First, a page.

15.
Eur Heart J ; 40(46): 3793-3799c, 2019 Dec 07.
Artigo em Inglês | MEDLINE | ID: mdl-31755940

RESUMO

Recent innovations have the potential to improve rhythm control therapy in patients with atrial fibrillation (AF). Controlled trials provide new evidence on the effectiveness and safety of rhythm control therapy, particularly in patients with AF and heart failure. This review summarizes evidence supporting the use of rhythm control therapy in patients with AF for different outcomes, discusses implications for indications, and highlights remaining clinical gaps in evidence. Rhythm control therapy improves symptoms and quality of life in patients with symptomatic AF and can be safely delivered in elderly patients with comorbidities (mean age 70 years, 3-7% complications at 1 year). Atrial fibrillation ablation maintains sinus rhythm more effectively than antiarrhythmic drug therapy, but recurrent AF remains common, highlighting the need for better patient selection (precision medicine). Antiarrhythmic drugs remain effective after AF ablation, underpinning the synergistic mechanisms of action of AF ablation and antiarrhythmic drugs. Atrial fibrillation ablation appears to improve left ventricular function in a subset of patients with AF and heart failure. Data on the prognostic effect of rhythm control therapy are heterogeneous without a clear signal for either benefit or harm. Rhythm control therapy has acceptable safety and improves quality of life in patients with symptomatic AF, including in elderly populations with stroke risk factors. There is a clinical need to better stratify patients for rhythm control therapy. Further studies are needed to determine whether rhythm control therapy, and particularly AF ablation, improves left ventricular function and reduces AF-related complications.

16.
Europace ; 2019 Nov 20.
Artigo em Inglês | MEDLINE | ID: mdl-31747018

RESUMO

AIMS: Atrial fibrillation (AF) risk factors translate into disease progression. Whether this affects women and men differently is unclear. We aimed to investigate sex differences in risk factors, outcome, and quality of life (QoL) in permanent AF patients. METHODS AND RESULTS: The Rate Control Efficacy in Permanent Atrial Fibrillation (RACE II) randomized 614 patients, 211 women and 403 men, to lenient or strict rate control. In this post hoc analysis risk factors, cardiovascular events during 3-year follow-up (cardiovascular death, heart failure hospitalization, stroke, systemic embolism, bleeding, and life-threatening arrhythmic events), outcome parameters, and QoL were compared between the sexes. Women were older (71 ± 7 vs. 66 ± 8 years, P < 0.001), had more hypertension (70 vs. 57%, P = 0.002), and heart failure with preserved ejection fraction (36 vs. 17%, P < 0.001), but less coronary artery disease (13 vs. 21%, P = 0.02). Women had more risk factors (3.7 ± 1.2 vs. 2.9 ± 1.4, P < 0.001) Cardiovascular events occurred in 46 (22%) women and 59 (15%) men (P = 0.03). Women had a 1.52 times [95% confidence interval (CI) 1.03-2.24] higher yearly cardiovascular event-rate [8.2% (6.0-10.9) vs. 5.4% (4.1-6.9), P = 0.03], but this was no longer significant after adjusting for the number of underlying risk factors. Women had reduced QoL, irrespective of age and heart rate but negatively influenced by their risk factors. CONCLUSION: In this permanent AF population, women had more accumulation of AF risk factors than men. The observed higher cardiovascular event rate in women was no longer significant after adjusting for the number of risk factors. Further, QoL was negatively influenced by the higher number of risk factors in women. This suggests that sex differences may be driven by the greater risk factor burden in women.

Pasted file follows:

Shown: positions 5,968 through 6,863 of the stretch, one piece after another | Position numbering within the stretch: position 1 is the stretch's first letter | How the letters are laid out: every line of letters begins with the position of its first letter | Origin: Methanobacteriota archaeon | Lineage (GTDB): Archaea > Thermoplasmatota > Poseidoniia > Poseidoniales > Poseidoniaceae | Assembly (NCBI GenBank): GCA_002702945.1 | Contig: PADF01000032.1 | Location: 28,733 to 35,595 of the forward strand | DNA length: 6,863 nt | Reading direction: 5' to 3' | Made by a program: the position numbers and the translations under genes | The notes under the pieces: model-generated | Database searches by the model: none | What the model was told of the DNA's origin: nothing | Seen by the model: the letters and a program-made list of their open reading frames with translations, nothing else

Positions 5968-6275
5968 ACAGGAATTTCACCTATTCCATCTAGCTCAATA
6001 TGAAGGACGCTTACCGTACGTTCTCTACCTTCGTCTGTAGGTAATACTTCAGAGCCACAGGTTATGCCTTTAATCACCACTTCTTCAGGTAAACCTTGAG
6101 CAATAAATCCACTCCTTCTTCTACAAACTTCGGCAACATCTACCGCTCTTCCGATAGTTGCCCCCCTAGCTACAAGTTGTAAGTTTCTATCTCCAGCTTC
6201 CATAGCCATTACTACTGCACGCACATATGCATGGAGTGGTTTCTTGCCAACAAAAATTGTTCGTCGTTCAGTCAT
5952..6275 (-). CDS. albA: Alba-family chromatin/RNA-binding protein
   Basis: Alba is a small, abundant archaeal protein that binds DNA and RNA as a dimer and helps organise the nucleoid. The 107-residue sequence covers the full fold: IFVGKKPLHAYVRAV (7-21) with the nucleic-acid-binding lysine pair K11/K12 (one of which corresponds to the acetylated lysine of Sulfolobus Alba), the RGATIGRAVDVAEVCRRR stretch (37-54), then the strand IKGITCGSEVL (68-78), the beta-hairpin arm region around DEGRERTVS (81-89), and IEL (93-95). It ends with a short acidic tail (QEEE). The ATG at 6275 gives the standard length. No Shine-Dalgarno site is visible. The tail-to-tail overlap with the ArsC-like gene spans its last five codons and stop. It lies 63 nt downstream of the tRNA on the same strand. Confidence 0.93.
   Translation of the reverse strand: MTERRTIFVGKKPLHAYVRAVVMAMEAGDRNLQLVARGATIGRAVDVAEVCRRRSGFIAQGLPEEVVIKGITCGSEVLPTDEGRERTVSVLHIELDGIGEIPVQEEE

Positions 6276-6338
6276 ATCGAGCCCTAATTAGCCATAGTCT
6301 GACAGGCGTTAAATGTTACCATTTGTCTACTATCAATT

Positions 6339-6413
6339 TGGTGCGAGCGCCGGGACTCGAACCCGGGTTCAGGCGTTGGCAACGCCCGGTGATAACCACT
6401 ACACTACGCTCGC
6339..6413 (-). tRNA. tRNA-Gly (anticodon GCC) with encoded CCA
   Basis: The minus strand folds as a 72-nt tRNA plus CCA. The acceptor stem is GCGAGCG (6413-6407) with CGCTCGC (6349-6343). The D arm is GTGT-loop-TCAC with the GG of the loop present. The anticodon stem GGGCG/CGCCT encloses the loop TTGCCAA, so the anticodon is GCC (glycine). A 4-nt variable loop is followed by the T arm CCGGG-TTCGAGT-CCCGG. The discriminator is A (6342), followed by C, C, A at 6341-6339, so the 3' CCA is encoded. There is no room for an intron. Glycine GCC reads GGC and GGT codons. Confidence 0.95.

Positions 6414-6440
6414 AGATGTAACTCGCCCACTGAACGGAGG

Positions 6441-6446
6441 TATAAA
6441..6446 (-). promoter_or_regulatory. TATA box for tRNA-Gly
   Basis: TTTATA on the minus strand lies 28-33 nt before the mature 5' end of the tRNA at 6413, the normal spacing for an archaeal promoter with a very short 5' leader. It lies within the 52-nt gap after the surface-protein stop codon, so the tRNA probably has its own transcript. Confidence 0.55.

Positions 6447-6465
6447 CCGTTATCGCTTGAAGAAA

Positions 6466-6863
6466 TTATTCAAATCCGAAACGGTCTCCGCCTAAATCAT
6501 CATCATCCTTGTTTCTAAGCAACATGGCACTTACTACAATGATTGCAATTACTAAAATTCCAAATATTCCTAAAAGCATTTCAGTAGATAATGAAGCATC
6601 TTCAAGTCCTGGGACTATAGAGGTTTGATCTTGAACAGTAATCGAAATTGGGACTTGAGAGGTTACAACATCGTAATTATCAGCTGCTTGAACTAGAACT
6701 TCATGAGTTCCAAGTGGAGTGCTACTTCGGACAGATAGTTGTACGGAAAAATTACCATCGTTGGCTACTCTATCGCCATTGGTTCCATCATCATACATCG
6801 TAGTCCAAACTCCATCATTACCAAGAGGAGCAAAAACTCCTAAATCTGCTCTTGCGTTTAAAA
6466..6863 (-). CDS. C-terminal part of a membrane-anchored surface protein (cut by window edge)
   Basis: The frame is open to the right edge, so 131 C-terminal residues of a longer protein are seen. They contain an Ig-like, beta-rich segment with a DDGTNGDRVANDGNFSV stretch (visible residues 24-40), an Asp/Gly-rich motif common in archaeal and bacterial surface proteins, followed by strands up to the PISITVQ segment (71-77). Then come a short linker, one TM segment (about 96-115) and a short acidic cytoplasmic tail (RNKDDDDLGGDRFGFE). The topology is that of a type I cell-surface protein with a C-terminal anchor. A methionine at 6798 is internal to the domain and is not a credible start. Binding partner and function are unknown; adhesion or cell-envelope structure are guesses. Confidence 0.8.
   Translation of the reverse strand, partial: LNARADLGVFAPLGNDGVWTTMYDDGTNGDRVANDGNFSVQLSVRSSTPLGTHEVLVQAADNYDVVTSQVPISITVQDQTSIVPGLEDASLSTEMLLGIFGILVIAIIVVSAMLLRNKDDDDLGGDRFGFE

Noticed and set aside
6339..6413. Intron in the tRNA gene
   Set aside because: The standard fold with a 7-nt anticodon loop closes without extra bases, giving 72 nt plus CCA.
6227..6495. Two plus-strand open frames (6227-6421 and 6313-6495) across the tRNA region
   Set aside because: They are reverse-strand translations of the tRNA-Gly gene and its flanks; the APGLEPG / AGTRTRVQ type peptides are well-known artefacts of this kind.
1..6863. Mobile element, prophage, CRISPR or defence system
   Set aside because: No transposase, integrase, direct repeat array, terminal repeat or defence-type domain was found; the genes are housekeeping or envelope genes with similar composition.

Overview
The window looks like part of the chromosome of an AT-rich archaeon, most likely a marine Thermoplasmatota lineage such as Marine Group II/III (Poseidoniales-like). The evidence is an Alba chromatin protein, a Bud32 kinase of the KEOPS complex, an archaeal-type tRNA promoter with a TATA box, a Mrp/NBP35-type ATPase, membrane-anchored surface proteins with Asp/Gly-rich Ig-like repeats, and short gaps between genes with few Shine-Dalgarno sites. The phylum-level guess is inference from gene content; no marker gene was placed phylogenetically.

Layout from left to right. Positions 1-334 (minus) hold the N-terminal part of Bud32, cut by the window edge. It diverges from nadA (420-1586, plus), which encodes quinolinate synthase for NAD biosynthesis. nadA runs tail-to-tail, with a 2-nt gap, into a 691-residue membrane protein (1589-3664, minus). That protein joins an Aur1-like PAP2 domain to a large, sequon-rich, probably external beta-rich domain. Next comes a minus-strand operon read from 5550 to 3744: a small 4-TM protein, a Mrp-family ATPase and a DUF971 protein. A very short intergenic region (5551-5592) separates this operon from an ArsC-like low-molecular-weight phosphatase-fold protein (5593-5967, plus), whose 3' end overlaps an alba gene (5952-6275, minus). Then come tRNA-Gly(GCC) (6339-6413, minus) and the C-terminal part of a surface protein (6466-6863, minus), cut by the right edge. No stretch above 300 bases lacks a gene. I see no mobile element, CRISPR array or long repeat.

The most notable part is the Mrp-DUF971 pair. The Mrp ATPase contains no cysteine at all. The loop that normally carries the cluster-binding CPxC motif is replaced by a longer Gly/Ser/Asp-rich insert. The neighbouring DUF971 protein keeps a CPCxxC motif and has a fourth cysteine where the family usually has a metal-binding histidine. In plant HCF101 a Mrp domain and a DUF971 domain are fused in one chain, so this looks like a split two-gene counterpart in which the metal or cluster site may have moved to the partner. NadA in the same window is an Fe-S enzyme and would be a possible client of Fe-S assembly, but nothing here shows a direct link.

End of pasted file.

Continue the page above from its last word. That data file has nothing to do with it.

19.
Europace ; 21(7): 993-994, 2019 Jul 01.
Artigo em Inglês | MEDLINE | ID: mdl-30882143

RESUMO

Clinicians accept that there are many unknowns when we make diagnostic and therapeutic decisions. Acceptance of uncertainty is essential for the pursuit of the profession: bedside decisions must often be made on the basis of incomplete evidence. Over the years, physicians sometimes even do not realize anymore which the fundamental gaps in our knowledge are. As clinical scientists, however, we have to halt and consider what we do not know yet, and how we can move forward addressing those unknowns. The European Heart Rhythm Association (EHRA) believes that scanning the field of arrhythmia / cardiac electrophysiology to identify knowledge gaps which are not yet the subject of organized research, should be undertaken on a regular basis. Such a review (White Paper) should concentrate on research which is feasible, realistic, and clinically relevant, and should not deal with futuristic aspirations. It fits with the EHRA mission that these White Papers should be shared on a global basis in order to foster collaborative and needed research which will ultimately lead to better care for our patients. The present EHRA White Paper summarizes knowledge gaps in the management of atrial fibrillation, ventricular tachycardia/sudden death and heart failure.